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\lecture{11}{March 12, 2008}{Ronitt Rubinfeld}{Yoong Keok Lee}
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Today, we will show how a weak PAC (Probably Approximate Correct)
learning algorithm can be boosted to a strong one. This result has
far-reaching implications beyond computational learning theory.
\section{Introduction}
\begin{define}
An algorithm $\mathsf{A}$ (``strongly'') PAC learns a concept class
$\mathcal{F}$ if~
$\forall f \in \mathcal{F},
\forall \mbox{distribution } \mathcal{D},
\forall \epsilon,\delta > 0$,
with probability $\ge 1-\delta$,
given examples $\in \mathcal{D}$ labelled according to $f$,
$\mathsf{A}$ outputs $h$ such that
\begin{equation}
\Pr_{\mathcal{D}}[h(x) \ne f(x)] \le \epsilon.
\end{equation}
\end{define}
\begin{remark}
\begin{itemize}
\item $\epsilon$ is called the accuracy parameter, and $\delta$ is
called the security parameter or the failure probability.
\item Parameter $\delta$ is inconsequential here: As long as it is
reasonably small, we can drive it down to an arbitrarily small
value. (Refer to Question 2 in Homework 2.) For this reason, we
shall be omitting this parameter from here onwards.
\item Hypothesis $h$ does not necessarily have to be in concept
class $\mathcal{F}$. If it does, then the model is called a proper
learning model.
\item Distribution $\mathcal{D}$ does not have to be uniform either.
It can be any distribution, and therefore, the algorithm is
distribution-free.
\end{itemize}
\end{remark}
\begin{define}
An algorithm $\mathsf{WL}$ {\color{blue}\bf weakly} PAC learns a concept class
$\mathcal{F}$ if~
$\forall f \in \mathcal{F},
\forall \mbox{distribution } \mathcal{D},
{\color{blue}\mathbf{\exists \gamma > 0}},\forall \delta > 0$,
with probability $\ge 1-\delta$,
given examples $\in \mathcal{D}$ labelled according to $f$,
$\mathsf{WL}$ outputs $c$ such that
\begin{equation}
\Pr_{\mathcal{D}}[c(x) \ne f(x)] \le {\color{blue}\mathbf{ \frac{1}{2} - \frac{\gamma}{2}}}.
\end{equation}
\end{define}
\begin{define}
The term $\frac{\gamma}{2}$ is called the \emph{advantage} of $\mathsf{WL}$.
\end{define}
\begin{remark}
Here, we assume that the concept class $\mathcal{F}$ is Boolean, and so
hypothesis $c$ can be just doing slightly better than one of the two constant function. Also,
note that $\mathsf{WL}$ must be able to output such $c$ {\em for all
distributions}, not just, say, the uniform distribution.
\end{remark}
\begin{theorem}
If $\mathcal{F}$ can be weakly learned, then $\mathcal{F}$ can be strongly learned.
\end{theorem}
\section{A Boosting Algorithm}
In this section, we present an algorithm which boosts a weak
learner to a strong one, hence proving the above theorem. There are
several variants the algorithm, but they revolve around the same idea.
\subsection{The Intuition}
Suppose a weaker learner is only $51\%$ accurate. We can first learn
a weak hypothesis, filter away examples which are correctly
classified, and then call the weak learner on the remaining $49\%$ of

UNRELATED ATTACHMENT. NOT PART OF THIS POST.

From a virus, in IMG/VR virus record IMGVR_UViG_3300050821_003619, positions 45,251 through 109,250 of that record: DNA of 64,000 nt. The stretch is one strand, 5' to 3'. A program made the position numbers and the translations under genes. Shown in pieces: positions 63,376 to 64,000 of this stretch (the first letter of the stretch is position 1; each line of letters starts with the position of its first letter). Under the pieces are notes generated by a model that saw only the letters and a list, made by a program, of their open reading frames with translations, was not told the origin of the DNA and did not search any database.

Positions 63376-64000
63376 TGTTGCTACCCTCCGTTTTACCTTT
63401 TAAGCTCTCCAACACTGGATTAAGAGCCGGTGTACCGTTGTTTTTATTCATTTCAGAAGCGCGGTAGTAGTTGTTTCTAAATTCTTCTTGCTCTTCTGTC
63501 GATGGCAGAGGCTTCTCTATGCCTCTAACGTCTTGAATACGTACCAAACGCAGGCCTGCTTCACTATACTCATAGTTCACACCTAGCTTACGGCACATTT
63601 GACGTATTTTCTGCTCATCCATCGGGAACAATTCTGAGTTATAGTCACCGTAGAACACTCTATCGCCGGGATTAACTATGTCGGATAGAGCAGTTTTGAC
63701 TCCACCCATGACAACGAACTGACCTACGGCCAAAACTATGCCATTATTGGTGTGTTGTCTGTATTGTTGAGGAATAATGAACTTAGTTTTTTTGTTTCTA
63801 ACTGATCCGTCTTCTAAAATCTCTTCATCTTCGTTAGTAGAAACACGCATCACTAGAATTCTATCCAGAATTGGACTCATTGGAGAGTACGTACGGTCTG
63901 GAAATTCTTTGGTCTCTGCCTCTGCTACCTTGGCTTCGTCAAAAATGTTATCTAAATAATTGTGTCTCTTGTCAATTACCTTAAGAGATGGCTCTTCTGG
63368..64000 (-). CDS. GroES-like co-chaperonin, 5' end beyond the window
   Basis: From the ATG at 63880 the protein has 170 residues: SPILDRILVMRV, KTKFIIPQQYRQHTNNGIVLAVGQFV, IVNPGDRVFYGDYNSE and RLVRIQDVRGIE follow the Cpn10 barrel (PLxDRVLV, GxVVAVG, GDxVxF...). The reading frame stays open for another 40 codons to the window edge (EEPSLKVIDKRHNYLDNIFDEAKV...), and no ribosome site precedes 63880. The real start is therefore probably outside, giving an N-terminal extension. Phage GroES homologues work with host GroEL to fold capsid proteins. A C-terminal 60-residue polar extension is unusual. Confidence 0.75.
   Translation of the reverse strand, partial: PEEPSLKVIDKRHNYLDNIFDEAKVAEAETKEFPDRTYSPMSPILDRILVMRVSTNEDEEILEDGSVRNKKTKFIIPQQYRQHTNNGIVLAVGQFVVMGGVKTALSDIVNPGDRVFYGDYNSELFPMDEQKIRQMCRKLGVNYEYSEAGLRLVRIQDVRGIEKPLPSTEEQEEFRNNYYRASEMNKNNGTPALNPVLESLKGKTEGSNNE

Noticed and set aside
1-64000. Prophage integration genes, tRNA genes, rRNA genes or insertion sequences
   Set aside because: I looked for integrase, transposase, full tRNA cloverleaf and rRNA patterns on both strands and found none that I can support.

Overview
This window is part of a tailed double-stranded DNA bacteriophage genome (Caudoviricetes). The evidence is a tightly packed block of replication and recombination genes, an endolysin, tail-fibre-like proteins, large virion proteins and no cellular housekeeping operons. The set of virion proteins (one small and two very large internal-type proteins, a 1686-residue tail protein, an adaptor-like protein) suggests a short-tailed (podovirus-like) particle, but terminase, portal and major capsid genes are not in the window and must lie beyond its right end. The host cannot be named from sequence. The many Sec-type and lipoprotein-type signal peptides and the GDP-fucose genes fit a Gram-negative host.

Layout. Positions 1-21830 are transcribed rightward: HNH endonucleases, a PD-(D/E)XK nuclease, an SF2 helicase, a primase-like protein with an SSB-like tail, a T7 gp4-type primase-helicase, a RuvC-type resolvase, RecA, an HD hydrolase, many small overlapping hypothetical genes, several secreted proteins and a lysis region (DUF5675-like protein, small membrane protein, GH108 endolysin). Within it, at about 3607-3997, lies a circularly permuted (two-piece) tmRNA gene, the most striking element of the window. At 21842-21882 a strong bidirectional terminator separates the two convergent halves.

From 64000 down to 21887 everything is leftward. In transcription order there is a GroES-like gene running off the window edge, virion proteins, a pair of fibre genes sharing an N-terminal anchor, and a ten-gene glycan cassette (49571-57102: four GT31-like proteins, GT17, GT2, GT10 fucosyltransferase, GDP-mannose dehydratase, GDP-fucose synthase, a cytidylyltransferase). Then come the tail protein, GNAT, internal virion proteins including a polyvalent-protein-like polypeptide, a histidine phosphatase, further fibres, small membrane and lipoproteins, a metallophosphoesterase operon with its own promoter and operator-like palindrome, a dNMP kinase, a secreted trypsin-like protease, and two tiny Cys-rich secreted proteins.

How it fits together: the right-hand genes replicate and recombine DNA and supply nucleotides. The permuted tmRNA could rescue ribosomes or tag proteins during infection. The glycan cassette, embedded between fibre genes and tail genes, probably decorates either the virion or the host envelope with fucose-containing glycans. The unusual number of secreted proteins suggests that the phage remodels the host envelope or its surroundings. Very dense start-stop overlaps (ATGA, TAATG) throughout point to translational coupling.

the data. To increase the collective coverage of the hypotheses, we
can repeat alternating between the filtering and the learning steps.
A natural question is: Given an unseen example, which hypothesis shall
we use? The basic idea of the boosting algorithm is to construct a
filtering mechanism so that the majority vote of the collective
hypotheses works out.
\subsection{The Algorithm}
Given a weak learner $\mathsf{WL}$, a distribution $\mathcal{D}$, a concept
$f$, parameters $\epsilon$ and $\gamma$, the boosting algorithm
$\mathsf{Boost}$ is the following: (We illustrate the case for the
uniform distribution. Note that the algorithm can be easily modified
to be distribution-free although we are not showing it here.)
\begin{tabbing}
$\mathsf{Boost}(\mathsf{WL},\mathcal{D},f,\epsilon,\gamma)$ \\
\qquad {\bf initialize} distribution $\mathcal{D}_0 = \mathcal{D} = \mathcal{U}$ \\
\qquad \quad Use weak learner $\mathsf{WL}$ to generate weak hypothesis $c_1$ such that $\Pr_{\mathcal{D}_0}[f(x)=c_1(x)] \ge \frac{1}{2} + \frac{\gamma}{2}$\\
\qquad \quad Set current hypothesis $h=c_1$ \\
\qquad \FOR~$i = 1 \mbox{ \TO~} T$ \\
\qquad \quad (1) Construct $\mathcal{D}_i$ with the filtering mechanism $\mathsf{Filter}(\mathcal{D},h=\mbox{maj}(c_1,\ldots,c_i),f,\epsilon,\gamma)$ \\
\qquad \quad (2) Run $\mathsf{WL}$ on $\mathcal{D}_i$ to get weak hypothesis $c_{i+1}$ such that $\Pr_{\mathcal{D}_i}[f(x)=c_{i+1}(x)] \ge \frac{1}{2} + \frac{\gamma}{2}$ \\
\qquad \quad (3) Update $h=\mbox{maj}(c_1,\ldots,c_{i+1})$ \\
\qquad \RETURN~$h=\mbox{maj}(c_1,\ldots,c_{T+1})$ such that $\Pr_{\mathcal{D}}[f(x)=h(x)] \ge 1-\epsilon$
\end{tabbing}
\begin{tabbing}
$\mathsf{Filter}(\mathcal{D},h,f,\epsilon,\gamma)$ \\
\qquad \DO~until we have the desired number of examples\\
\qquad \quad Draw an example $x$ from $\mathcal{D}$ \\
\qquad \quad \IF~$h=\mbox{maj}(c_1,\ldots,c_i)$ is wrong on $x$, \THEN~keep $x$\\
\qquad \quad \ELSE~\IF~\# of $c_i$'s right - \# of $c_i$'s wrong $> \frac{1}{\epsilon \gamma}$, \THEN~throw $x$ away \\
\qquad \quad \ELSE, say \# of $c_i$'s right - \# of $c_i$'s wrong = $\frac{\alpha} {\epsilon \gamma}$, \THEN~keep $x$ with probability $1-\alpha$\\
\qquad \RETURN~all retained examples $\mathcal{D}_{i+1}$
\end{tabbing}
The algorithm assumes the weak learner never fails. (Recall that we
can easily decrease the probability of failure.) Before giving the
bound $T$ on the maximum number of iterations needed, we first
introduce some notations.
\section{Preliminaries} \label{sec:notations}
Here are some notations and their properties:
\begin{enumerate}
\item \(
R_c(x) = \left\{ \begin{array}{c l}
+1 & \mbox{if $f(x) = c(x)$} \\
-1 & \mbox{o.w.}\\
\end{array} \right. \)
\quad gives $+1$ if (weak) hypothesis $c$ is right on example $x$
\item $N_i(x) = \sum_{1 \le j \le i} R_{c_j}(x)$ \quad is the number